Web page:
Public defence in Biomedical Engineering, M.Sc. (Tech) Joonas Ryssy
Opponent: professori Andreas Walther, Johannes Gutenberg University Mainz, Germany
Custos: Associate Professor Anton Kuzyk, Aalto University School of Science, Department of Neuroscience and Biomedical Engineering
The doctoral thesis will be publicly displayed 10 days before the defence in the publication archive of Aalto University.
Public defence announcement:
DNA is known as the carrier of genetic information. Not commonly known is that DNA has become a revolutionary building material. It can twist, fold, and take on many different shapes. The ability to fold DNA on command, referred to as DNA origami, is an exciting step in making molecular-level assemblies. The expectation is that DNA origami-based assemblies will someday reach the same level of complexity and functionality as natural molecular machines. Therefore, the mastery of DNA assembly into intricate structures but also the reconfigurability of the assemblies must be obtained first. However, controlling structures at such a microscopic level has been a challenge.
On the one hand, DNA molecules can be designed precisely and programmed to respond to a specific environmental stimulus. On the other hand, DNA allows us to make molecular-level devices with nanoscale precision. Moreover, DNA-based devices are inherently biocompatible and do not require harsh synthetic conditions. Thus, simple tools, materials, and methods can create complex and functional nanostructures and materials. Combining DNA-based nanofabrication with other materials, such as metal nanoparticles, highlight the precision of DNA as a nanoscale construct.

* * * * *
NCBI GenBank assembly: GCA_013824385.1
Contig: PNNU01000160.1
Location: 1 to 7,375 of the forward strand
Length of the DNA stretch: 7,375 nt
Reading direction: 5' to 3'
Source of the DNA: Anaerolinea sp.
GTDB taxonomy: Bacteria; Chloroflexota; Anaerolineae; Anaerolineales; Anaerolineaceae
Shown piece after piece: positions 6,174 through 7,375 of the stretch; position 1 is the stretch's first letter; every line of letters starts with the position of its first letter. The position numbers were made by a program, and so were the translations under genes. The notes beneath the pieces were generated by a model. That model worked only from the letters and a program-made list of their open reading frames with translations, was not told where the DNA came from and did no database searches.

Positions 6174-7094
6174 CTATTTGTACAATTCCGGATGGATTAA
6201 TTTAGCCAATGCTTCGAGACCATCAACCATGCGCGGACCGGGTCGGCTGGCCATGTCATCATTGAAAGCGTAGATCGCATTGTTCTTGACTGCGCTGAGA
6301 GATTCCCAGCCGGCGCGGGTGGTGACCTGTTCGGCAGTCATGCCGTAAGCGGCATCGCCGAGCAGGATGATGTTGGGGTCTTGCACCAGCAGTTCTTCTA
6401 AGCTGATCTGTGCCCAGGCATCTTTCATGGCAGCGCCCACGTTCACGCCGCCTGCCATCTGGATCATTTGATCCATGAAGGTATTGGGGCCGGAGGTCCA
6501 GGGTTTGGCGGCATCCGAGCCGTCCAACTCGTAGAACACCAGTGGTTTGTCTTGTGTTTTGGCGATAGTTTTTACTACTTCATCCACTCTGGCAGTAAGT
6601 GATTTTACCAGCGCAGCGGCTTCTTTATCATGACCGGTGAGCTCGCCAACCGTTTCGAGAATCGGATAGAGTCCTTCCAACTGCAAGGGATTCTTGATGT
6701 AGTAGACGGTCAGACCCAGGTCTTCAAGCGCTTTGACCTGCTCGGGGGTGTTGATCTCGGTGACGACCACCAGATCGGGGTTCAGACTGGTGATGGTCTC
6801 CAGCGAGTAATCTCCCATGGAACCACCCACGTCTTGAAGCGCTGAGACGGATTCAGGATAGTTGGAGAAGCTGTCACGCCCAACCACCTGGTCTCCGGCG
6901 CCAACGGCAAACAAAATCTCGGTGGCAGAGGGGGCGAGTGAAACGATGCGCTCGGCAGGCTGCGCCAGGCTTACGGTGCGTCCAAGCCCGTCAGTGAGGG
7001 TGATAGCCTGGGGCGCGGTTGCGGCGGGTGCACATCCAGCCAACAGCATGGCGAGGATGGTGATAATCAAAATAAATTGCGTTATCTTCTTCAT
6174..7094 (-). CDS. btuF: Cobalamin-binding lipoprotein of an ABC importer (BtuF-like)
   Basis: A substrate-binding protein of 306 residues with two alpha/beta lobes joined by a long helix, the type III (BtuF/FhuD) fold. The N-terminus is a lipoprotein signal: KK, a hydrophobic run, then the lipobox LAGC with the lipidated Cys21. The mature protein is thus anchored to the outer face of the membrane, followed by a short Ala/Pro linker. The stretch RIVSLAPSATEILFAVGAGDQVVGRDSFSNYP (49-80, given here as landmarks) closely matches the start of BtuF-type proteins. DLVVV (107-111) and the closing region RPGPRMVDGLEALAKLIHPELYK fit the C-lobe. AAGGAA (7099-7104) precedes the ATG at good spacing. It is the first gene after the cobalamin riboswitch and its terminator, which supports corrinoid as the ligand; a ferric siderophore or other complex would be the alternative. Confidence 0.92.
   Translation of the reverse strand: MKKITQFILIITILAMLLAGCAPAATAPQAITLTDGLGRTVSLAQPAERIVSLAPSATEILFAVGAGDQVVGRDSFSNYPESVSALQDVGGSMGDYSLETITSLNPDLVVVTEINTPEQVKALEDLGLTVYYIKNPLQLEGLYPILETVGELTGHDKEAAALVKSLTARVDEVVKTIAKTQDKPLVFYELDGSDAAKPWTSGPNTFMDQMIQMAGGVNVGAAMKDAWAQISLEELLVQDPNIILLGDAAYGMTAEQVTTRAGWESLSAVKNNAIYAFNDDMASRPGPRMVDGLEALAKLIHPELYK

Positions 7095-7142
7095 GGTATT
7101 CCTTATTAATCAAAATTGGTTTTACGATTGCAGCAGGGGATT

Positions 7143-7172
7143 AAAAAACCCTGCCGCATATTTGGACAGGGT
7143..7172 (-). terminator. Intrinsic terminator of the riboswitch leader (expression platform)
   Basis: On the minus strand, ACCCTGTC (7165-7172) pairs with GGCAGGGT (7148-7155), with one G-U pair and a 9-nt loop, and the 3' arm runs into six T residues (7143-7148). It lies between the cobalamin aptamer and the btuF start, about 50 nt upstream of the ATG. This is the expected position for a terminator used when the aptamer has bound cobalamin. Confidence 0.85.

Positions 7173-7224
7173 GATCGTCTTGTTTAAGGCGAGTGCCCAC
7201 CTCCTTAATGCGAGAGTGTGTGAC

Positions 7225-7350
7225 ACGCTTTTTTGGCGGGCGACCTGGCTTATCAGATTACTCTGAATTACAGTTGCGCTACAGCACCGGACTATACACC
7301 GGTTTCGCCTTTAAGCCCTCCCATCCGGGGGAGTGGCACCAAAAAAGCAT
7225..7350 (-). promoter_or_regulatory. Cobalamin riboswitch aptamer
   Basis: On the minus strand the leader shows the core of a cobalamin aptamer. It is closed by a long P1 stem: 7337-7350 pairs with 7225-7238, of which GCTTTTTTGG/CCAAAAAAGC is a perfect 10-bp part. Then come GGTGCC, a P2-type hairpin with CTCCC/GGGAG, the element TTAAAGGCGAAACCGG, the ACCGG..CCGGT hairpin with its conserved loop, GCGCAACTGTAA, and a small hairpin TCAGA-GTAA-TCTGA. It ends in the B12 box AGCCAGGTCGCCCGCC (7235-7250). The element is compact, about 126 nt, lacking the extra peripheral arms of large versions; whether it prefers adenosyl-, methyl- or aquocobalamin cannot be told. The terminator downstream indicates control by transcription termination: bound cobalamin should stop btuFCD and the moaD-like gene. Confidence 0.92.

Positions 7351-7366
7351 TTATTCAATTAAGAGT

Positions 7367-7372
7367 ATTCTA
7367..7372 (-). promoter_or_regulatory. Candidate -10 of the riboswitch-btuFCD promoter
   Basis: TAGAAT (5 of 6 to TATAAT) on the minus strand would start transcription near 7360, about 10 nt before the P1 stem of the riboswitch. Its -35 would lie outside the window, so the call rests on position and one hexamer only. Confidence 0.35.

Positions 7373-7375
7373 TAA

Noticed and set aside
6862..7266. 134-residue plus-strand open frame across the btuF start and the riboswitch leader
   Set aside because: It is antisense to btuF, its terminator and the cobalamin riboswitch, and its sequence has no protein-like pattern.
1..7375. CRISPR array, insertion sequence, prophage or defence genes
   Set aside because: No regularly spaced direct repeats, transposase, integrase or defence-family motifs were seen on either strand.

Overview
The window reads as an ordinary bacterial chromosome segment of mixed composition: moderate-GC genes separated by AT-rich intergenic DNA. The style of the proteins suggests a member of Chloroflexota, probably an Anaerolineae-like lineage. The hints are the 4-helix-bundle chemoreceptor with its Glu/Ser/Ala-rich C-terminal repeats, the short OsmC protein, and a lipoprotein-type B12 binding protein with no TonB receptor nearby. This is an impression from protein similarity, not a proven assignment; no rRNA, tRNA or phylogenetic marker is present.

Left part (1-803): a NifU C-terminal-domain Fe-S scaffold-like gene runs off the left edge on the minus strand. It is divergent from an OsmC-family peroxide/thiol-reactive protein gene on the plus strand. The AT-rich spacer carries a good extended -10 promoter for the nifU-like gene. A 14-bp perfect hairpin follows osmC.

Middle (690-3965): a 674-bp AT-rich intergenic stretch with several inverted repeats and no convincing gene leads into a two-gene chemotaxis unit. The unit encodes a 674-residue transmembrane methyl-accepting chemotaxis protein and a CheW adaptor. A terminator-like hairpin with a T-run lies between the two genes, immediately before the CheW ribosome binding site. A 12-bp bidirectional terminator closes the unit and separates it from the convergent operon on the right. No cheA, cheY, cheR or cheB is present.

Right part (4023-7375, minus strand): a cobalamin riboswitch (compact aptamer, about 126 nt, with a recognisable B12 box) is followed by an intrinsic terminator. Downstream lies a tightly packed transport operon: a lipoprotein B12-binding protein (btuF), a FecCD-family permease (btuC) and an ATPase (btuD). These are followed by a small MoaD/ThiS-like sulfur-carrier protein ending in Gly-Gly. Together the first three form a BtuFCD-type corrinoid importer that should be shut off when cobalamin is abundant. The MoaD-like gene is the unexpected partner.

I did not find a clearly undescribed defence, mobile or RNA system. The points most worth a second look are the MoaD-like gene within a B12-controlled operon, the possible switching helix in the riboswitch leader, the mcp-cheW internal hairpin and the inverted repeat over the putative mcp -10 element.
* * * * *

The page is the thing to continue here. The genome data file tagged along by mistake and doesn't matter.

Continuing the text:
In this thesis, I demonstrate the inherent stimuli-responsiveness of DNA combined with gold nanorods to produce specific optical responses. Here, small molecules, temperature, and pH levels are used to cause structural changes in the DNA-based nano assemblies. Also, visible light is also utilized as an external stimulus. Furthermore, light is an inexpensive and green source. First, we implemented the light responsiveness into DNA-based nanostructures. We achieved this by coupling a photoresponsive buffer solution with acid-responsive DNA assemblies. In addition to the ability to control the DNA self-assembly with external light, the system responds with a gradient and is fully reversible. Secondly, we achieved the photoresponses in DNA-based materials by shining red light on DNA and gold nanorod-engineered hydrogels. When the gold nanorods are lit, they heat hydrogel, resulting in the thermoresponsive reconfiguration of DNA strands. As a result, we observed distinct and reversible optical responses in the form of color generation.
The results of this thesis advance the utility and applicability of DNA-based nanostructures and materials for new biocompatible technologies such as biosensors, molecular-level devices, and smart displays.
Contact details of the doctoral student: [email protected], +358400664985